The city is proposing a 0.2 percentage point increase in the sales tax. For example, people who spend $10 would expect to pay an extra 2 cents of sales tax into the city's transportation fund. The current sales tax rate is 8.6 percent.
Stanwood previously had been taking money out of its capital reserves for street repair projects. The City Council decided that, with sales tax and gas tax revenues in decline, there needed to be a more sustainable revenue for street work.
The council considered instead the imposition of a $20 vehicle tab fee, which did not require the OK from voters. However, the burden of street maintenance would have fallen to the city's 6,500 residents instead of distributing the responsibility to include the thousands of other people who daily drive through Stanwood on their ways to schools, services and businesses, city officials said.
The city expects that the proposed sales and use tax would generate about $200,000 a year for the city's transportation benefit district, with a portion of the revenue going to street projects and the rest going to repay bonds that previously funded street repair.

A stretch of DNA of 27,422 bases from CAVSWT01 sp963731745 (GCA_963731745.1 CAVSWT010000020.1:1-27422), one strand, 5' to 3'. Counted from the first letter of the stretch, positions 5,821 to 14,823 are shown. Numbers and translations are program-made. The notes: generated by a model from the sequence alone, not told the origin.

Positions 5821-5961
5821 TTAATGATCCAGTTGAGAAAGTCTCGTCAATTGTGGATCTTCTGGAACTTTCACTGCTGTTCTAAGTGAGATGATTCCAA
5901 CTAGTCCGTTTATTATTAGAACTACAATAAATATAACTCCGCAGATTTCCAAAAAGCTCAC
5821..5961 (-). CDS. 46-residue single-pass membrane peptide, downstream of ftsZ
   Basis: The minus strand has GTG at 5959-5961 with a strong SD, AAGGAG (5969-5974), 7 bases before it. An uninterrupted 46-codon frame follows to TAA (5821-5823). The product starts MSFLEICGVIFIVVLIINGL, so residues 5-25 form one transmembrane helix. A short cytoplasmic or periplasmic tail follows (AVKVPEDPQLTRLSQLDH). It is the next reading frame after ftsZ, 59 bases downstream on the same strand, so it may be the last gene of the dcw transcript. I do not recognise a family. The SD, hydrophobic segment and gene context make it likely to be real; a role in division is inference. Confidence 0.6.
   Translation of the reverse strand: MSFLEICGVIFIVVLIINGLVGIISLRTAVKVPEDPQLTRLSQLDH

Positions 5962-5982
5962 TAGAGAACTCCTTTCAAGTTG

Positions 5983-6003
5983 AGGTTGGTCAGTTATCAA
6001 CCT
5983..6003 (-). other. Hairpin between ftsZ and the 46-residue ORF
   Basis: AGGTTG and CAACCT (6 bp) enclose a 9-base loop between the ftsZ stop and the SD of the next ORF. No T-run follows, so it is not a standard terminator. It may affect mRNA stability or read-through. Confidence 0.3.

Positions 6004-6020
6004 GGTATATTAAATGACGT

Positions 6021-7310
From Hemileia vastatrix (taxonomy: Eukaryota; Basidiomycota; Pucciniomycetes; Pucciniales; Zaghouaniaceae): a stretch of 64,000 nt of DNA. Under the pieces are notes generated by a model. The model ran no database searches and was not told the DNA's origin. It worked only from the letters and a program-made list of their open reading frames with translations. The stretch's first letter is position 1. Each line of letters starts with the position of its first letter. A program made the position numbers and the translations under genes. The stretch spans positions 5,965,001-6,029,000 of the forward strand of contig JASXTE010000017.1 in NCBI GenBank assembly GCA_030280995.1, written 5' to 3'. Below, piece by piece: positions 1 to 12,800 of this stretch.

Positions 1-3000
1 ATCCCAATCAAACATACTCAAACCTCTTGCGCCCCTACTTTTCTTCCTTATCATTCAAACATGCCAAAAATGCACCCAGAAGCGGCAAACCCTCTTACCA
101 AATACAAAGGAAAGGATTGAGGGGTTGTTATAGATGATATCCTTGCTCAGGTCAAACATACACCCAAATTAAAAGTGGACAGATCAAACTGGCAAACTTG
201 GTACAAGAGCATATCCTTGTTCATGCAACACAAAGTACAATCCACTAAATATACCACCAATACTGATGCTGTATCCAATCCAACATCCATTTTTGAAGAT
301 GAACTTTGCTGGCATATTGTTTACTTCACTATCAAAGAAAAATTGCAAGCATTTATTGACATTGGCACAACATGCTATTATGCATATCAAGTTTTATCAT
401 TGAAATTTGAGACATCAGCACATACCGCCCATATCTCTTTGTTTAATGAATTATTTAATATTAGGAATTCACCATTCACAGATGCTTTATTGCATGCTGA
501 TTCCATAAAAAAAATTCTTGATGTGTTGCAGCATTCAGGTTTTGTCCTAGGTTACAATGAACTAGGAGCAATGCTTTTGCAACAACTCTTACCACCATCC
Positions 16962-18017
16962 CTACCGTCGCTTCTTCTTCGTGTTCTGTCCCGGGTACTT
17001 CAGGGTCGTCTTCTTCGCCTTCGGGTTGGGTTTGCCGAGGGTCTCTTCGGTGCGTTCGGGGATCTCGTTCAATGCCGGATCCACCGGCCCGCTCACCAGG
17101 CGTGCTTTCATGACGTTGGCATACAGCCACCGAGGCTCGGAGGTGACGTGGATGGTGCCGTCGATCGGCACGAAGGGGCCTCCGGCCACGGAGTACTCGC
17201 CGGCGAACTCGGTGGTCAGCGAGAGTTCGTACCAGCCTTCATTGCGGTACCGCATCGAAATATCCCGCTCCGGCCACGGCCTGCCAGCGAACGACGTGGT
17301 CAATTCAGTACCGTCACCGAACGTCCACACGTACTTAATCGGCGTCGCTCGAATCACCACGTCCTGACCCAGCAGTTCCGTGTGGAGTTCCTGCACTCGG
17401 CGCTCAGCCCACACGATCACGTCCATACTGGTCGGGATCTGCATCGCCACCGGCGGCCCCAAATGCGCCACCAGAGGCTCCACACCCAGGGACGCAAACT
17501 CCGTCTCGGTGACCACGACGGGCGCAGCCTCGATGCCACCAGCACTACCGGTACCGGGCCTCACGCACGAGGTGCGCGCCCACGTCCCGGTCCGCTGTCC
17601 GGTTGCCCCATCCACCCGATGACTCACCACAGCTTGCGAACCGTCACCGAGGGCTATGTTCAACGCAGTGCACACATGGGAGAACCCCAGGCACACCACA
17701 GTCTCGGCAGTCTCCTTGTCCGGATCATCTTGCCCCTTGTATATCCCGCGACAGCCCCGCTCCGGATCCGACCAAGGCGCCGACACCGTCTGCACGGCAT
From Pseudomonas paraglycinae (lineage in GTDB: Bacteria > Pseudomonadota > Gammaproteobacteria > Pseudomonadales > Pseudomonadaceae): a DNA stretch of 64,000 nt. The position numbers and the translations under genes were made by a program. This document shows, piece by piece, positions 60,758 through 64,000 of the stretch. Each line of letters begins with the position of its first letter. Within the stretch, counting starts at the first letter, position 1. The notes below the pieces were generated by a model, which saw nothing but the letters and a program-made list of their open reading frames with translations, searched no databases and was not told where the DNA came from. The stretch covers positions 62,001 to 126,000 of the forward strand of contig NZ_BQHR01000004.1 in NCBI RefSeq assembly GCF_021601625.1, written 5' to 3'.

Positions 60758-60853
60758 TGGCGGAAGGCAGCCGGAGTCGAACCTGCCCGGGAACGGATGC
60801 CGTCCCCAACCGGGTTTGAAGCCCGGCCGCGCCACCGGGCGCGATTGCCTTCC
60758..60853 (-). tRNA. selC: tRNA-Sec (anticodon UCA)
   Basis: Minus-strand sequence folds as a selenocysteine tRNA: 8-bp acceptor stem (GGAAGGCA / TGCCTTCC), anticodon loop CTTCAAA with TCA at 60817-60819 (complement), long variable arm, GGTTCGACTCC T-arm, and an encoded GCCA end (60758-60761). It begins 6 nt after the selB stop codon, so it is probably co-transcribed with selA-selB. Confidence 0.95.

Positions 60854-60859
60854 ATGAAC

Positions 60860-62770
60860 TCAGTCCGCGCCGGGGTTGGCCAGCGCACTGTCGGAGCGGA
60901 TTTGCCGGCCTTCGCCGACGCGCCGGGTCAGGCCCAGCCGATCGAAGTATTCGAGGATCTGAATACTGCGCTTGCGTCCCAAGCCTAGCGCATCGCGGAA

More information is on the city website under Transportation Benefit District, www.ci.stanwood.wa.us.
More Local News Headlines
Program gives Lake Stevens High sophomores exclusive welcome Lovick now supports delaying new courthouse construction Golden age of aviation shines at Vintage Aircraft Weekend First in-patient hospice to open in county With school starting, Clothes for Kids opens for business Front Porch: Roaming Artistsí annual show Evergreen State Fair judging results No evidence of warning in school shootings, police say
Our new comment system is not supported in IE 7. Please upgrade your browser here.